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Taking principles from fractal geometry and the strategic game of chess, they have created what they say is the most fiendishly difficult maze ever devised.

Led by physicist Felix Flicker of the University of Bristol in the UK, the group has generated routes called Hamiltonian cycles in patterns known as Ammann-Beenker tilings, producing complex fractal mazes that, they say, describe an exotic form of matter known as quasicrystals.

"When we looked at the shapes of the lines we constructed, we noticed they formed incredibly intricate mazes. The sizes of subsequent mazes grow exponentially – and there are an infinite number of them," Flicker explains.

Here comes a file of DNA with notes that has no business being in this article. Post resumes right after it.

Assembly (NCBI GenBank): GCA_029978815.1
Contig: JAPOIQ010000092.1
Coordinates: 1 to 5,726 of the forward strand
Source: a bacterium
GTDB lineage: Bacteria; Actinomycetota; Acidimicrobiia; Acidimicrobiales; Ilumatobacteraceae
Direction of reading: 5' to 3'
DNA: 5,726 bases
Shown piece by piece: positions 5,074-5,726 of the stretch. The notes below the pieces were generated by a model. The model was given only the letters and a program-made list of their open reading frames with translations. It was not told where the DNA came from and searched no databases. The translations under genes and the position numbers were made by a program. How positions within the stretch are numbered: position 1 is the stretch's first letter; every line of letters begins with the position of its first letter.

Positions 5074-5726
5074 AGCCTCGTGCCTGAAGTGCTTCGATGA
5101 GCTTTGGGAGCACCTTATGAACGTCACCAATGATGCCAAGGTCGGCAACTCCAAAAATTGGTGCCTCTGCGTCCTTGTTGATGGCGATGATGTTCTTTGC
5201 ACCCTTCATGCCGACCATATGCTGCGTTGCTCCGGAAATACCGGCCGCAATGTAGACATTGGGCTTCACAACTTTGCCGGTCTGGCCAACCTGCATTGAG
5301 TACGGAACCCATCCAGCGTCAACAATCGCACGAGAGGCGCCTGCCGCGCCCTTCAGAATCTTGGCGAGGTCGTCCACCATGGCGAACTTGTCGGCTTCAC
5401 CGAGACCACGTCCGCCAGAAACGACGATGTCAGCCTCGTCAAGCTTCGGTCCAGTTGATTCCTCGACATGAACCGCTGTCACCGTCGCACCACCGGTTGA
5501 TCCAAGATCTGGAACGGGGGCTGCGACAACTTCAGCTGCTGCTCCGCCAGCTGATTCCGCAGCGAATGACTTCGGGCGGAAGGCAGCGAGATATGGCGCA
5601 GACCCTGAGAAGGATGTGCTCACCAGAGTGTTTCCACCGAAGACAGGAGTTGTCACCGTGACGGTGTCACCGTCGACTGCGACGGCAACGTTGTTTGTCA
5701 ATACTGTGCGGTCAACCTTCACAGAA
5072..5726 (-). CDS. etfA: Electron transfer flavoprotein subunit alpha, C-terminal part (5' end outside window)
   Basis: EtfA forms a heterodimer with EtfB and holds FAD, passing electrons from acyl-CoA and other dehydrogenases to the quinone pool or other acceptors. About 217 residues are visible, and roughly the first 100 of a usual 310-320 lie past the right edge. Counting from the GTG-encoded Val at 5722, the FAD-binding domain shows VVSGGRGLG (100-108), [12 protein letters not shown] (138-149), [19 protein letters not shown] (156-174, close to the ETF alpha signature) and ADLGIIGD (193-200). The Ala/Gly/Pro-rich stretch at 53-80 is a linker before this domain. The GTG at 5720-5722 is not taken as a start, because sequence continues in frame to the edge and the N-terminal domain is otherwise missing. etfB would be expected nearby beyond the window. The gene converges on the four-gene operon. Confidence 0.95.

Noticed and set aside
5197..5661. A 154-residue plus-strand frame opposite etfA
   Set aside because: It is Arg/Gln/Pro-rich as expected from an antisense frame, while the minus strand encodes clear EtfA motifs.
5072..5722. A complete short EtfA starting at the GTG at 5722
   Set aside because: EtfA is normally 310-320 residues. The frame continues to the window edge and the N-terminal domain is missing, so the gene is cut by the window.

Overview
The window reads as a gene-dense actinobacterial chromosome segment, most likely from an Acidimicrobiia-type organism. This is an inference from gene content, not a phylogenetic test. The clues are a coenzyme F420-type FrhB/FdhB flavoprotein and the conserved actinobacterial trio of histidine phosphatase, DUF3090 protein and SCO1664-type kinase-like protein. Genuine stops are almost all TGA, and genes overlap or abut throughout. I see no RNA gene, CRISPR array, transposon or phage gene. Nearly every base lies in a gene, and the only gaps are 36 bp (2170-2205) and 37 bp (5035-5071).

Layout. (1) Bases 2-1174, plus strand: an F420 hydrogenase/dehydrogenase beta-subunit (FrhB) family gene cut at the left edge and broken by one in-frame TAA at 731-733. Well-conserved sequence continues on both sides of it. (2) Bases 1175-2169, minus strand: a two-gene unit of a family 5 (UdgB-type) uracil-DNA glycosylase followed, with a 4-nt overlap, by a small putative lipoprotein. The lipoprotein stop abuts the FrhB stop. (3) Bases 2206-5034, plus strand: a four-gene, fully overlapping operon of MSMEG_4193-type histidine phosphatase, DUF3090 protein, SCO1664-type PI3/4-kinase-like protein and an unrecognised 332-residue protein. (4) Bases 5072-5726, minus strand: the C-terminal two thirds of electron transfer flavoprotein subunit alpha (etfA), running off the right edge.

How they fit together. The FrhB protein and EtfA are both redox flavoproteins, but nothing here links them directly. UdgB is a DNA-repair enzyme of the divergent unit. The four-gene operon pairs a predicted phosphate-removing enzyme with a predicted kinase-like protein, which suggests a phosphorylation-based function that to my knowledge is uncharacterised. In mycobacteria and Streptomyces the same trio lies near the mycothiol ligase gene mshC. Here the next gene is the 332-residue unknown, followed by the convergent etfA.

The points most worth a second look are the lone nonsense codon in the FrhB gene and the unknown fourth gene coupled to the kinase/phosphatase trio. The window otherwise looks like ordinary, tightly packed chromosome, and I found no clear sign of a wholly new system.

"In a Knight's tour, the chess piece (which jumps two squares forwards and one to the right) visits every square of the chessboard just once before returning to its starting square. This is an example of a 'Hamiltonian cycle' – a loop through a map visiting all stopping points only once."

Quasicrystals are a form of matter only found very extremely rarely in nature. They're sort of a strange hybrid of ordered and disordered crystals in solids.

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